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Paperback Introduction to Information Theory: Symbols, Signals and Noise Book

ISBN: 0486240614

ISBN13: 9780486240619

Introduction to Information Theory: Symbols, Signals and Noise

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Format: Paperback

Condition: Very Good

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Book Overview

Covers encoding and binary digits, entropy, language and meaning, efficient encoding and the noisy channel, and explores ways in which information theory relates to physics, cybernetics, psychology, and art. "Uncommonly good...the most satisfying discussion to be found." -- Scientific American. 1980 edition.

Customer Reviews

5 ratings

Good book for the basics of information theory

I give this book five stars because it succeeds brilliantly at what it sets out to do - to introduce the field of information theory in an accessible non-mathematical way to the completely uninitiated. Information theory is that branch of mathematics that deals with the information content of messages. The theory addresses two aspects of communication: "How can we define and measure information?" and "What is the maximum information that can be sent through a communications channel?". No other book I know of can explain these concepts of information, bits, entropy, and data encoding without getting bogged down in proofs and mathematics. The book even manages to equate the concept of language with the information it inherently transmits in a conversational and accessible style. The book rounds out its discussion with chapters on information theory from the perspectives of physics, psychology, and art. The only math necessary to understand what's going on in this book is high school algebra and the concept of logarithms. If you are an engineer or engineering student who knows anything about information theory, you probably will not find this book helpful. Instead you would do better to start off with a more advanced book like "An Introduction To Information Theory" by Reza, which introduces concepts from a more mathematical perspective.

An Absolute Gem

Claude Shannon died last year, and it's really disgraceful that his name is not a household word in the manner of Einstein and Newton. He really WAS the Isaac Newton of communications theory, and his master's thesis on Boolean logic applied to circuits is probably the most cited ever.This is the ONLY book of which I am aware which attempts to present Shannon's results to the educated lay reader, and Pierce does a crackerjack job of it. Notwithstanding, this is not a book for the casual reader. The ideas underlying the theory are inherently subtle and mathematical, although there are numerous practical manifestations of them in nature, and in human "information transmission" behavior. On the other hand, this is a work which repays all effort invested in its mastery many times over.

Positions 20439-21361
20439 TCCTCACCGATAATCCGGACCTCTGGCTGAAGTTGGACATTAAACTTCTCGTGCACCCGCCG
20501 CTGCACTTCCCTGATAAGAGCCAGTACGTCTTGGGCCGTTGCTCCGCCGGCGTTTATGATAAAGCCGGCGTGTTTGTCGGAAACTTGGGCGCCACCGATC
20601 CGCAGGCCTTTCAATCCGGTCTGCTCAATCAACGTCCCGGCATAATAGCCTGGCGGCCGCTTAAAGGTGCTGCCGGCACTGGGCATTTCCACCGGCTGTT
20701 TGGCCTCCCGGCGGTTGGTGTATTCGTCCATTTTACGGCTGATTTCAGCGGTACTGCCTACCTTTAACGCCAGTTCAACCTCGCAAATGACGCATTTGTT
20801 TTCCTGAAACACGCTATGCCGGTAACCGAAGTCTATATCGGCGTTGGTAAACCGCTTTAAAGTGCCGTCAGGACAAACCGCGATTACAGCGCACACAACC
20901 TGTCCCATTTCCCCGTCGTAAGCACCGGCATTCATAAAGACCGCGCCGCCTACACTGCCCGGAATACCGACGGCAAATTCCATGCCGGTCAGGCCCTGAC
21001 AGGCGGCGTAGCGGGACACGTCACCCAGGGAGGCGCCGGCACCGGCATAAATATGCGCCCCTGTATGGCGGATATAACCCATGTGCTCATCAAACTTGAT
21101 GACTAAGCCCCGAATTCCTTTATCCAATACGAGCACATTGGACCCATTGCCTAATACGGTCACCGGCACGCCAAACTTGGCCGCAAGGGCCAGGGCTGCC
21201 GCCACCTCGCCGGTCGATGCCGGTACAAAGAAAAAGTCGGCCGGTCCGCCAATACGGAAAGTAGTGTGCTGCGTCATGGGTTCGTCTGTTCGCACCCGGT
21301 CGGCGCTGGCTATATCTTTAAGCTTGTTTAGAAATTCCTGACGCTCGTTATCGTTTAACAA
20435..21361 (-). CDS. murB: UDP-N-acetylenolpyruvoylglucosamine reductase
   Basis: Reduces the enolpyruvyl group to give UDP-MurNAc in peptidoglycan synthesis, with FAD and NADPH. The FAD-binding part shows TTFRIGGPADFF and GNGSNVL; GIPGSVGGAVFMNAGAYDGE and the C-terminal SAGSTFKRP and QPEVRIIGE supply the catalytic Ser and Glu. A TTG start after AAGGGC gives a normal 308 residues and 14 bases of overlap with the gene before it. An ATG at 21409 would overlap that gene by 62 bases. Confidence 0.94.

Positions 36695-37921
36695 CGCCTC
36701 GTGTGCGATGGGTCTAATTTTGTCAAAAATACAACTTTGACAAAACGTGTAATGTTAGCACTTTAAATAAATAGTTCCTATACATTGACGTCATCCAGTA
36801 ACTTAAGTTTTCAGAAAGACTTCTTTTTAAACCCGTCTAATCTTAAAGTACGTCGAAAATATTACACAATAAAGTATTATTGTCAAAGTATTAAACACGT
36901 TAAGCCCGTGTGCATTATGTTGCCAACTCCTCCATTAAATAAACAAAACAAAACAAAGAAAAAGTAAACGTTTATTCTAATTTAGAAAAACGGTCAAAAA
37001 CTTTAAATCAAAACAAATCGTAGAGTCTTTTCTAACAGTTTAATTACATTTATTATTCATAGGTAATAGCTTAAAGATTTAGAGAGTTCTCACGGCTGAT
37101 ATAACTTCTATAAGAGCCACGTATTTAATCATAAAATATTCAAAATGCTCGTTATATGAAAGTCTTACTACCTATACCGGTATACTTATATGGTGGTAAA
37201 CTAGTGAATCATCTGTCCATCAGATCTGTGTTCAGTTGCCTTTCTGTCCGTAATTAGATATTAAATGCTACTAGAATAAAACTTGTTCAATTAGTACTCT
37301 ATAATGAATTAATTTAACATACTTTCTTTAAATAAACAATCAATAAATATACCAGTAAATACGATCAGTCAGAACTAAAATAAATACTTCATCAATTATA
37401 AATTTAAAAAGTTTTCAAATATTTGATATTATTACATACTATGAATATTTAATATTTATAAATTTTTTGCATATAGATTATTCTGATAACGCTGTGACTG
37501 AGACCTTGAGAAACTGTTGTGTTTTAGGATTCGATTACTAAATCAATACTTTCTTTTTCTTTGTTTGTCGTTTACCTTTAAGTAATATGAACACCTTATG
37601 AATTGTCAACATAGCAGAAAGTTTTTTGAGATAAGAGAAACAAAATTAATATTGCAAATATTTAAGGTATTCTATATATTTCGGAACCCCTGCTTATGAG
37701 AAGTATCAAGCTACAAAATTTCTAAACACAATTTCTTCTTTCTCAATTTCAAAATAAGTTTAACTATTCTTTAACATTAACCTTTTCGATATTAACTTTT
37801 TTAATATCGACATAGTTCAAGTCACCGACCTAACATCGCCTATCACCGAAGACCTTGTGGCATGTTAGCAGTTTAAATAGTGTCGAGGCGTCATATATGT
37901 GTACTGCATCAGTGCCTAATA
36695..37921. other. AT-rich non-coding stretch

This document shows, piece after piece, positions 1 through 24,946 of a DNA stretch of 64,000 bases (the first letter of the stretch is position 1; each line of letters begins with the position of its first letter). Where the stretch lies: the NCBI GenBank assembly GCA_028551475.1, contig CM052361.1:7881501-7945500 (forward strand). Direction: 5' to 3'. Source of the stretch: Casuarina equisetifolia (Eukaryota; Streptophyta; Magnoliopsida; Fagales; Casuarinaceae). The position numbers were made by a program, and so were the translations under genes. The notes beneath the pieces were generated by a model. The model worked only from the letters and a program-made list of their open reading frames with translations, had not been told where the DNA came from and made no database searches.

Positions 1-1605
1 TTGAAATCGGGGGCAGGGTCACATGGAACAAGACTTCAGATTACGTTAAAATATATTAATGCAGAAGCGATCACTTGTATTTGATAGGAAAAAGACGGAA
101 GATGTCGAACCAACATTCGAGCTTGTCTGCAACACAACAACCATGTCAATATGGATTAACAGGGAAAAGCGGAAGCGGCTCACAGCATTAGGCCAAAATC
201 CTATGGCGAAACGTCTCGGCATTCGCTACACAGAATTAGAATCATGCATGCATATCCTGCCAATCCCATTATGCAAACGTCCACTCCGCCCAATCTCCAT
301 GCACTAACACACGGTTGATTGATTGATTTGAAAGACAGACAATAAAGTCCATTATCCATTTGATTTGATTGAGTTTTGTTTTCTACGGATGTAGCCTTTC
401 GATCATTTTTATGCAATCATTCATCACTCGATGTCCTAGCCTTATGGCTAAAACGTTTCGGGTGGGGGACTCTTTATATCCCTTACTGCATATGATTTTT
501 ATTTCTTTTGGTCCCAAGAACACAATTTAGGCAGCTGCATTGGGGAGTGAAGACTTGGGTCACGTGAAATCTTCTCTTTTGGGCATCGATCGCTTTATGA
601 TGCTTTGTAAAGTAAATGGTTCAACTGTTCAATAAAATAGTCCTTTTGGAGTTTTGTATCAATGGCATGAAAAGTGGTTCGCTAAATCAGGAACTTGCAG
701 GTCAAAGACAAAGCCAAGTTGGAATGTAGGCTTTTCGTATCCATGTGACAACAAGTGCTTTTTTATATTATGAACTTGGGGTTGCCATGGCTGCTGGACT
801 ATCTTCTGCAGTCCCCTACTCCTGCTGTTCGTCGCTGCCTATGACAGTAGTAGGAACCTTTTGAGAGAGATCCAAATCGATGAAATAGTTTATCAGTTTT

Worth a Careful Reading

Pierce is an accomplished scientist/engineer, and was influential in the development of information theory/signal processing. This book has some mathematics, but lays a solid qualitative foundation for understanding the material. This book is a classic, good for computer engineers/scientists (as is his book Signals: The Science of Telecommunications). The presentation is accessible, and first hand accounts of important discoveries motivates a real appreciation for Pierce's contributions.However, the clarity of the presentation tends to obscure just how profound and deep the thinking involved really is. During the first reading, Pierce's insights made the material seem almost obvious. Later I would get doubts that such straightforward approaches could be correct, and then would think about the correctness of his assertions. This is why this is a great book, because it focuses on important stuff, and doesn't shy away from deep topics. This is a great book for those interested in the basis of information theory, on a side note Shannon's original papers are also quite readable.

Still the place to start

Although old this is still the best book to learn the core ideas of this subject, especially what information "entropy" really means. I read Ash's book, and followed the proofs, but I didn't really grasp the ideas until I read this.The book is geared towards non-mathematicians, but it is not just a tour. Pierce tackles the main ideas just not all the techniques and special cases.Perfect for: anyone in science, linguistics, or engineering. Very good for: everyone else.

Best Introduction

Though first printed in 1961 and revised in 1980 this is the best introduction to information theory there is. Very easy to read and light on math, just as an introduction should be. I expect it will be in print for a very, very long time.
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